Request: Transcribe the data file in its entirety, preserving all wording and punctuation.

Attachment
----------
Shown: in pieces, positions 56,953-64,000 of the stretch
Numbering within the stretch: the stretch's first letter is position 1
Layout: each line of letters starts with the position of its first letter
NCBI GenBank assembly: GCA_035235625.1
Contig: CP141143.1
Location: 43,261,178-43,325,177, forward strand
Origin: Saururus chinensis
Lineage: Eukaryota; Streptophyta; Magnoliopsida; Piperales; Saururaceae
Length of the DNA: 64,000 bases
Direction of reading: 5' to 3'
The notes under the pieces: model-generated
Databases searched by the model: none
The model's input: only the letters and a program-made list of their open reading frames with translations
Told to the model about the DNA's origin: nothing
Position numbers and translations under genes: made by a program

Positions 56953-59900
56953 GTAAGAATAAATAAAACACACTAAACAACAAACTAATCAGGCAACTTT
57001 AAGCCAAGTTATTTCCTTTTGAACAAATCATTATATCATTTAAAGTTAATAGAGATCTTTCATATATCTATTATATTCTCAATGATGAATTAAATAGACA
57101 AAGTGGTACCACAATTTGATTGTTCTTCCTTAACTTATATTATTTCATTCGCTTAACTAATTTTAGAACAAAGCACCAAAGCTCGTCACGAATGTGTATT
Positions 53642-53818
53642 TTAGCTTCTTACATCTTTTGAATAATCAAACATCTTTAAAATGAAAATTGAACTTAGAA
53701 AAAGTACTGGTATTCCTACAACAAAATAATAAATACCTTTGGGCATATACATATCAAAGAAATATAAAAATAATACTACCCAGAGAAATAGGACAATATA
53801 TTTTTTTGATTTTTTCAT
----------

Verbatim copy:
Shown: in pieces, positions 56,953-64,000 of the stretch
Numbering within the stretch: the stretch's first letter is position 1
Layout: each line of letters starts with the position of its first letter
NCBI GenBank assembly: GCA_035235625.1
Contig: CP141143.1
Location: 43,261,178-43,325,177, forward strand
Origin: Saururus chinensis
Lineage: Eukaryota; Streptophyta; Magnoliopsida; Piperales; Saururaceae
Length of the DNA: 64,000 bases
Direction of reading: 5' to 3'
The notes under the pieces: model-generated
Databases searched by the model: none
The model's input: only the letters and a program-made list of their open reading frames with translations
Told to the model about the DNA's origin: nothing
Position numbers and translations under genes: made by a program

Positions 56953-59900
56953 GTAAGAATAAATAAAACACACTAAACAACAAACTAATCAGGCAACTTT
57001 AAGCCAAGTTATTTCCTTTTGAACAAATCATTATATCATTTAAAGTTAATAGAGATCTTTCATATATCTATTATATTCTCAATGATGAATTAAATAGACA
57101 AAGTGGTACCACAATTTGATTGTTCTTCCTTAACTTATATTATTTCATTCGCTTAACTAATTTTAGAACAAAGCACCAAAGCTCGTCACGAATGTGTATT
Positions 53642-53818
53642 TTAGCTTCTTACATCTTTTGAATAATCAAACATCTTTAAAATGAAAATTGAACTTAGAA
53701 AAAGTACTGGTATTCCTACAACAAAATAATAAATACCTTTGGGCATATACATATCAAAGAAATATAAAAATAATACTACCCAGAGAAATAGGACAATATA
53801 TTTTTTTGATTTTTTCAT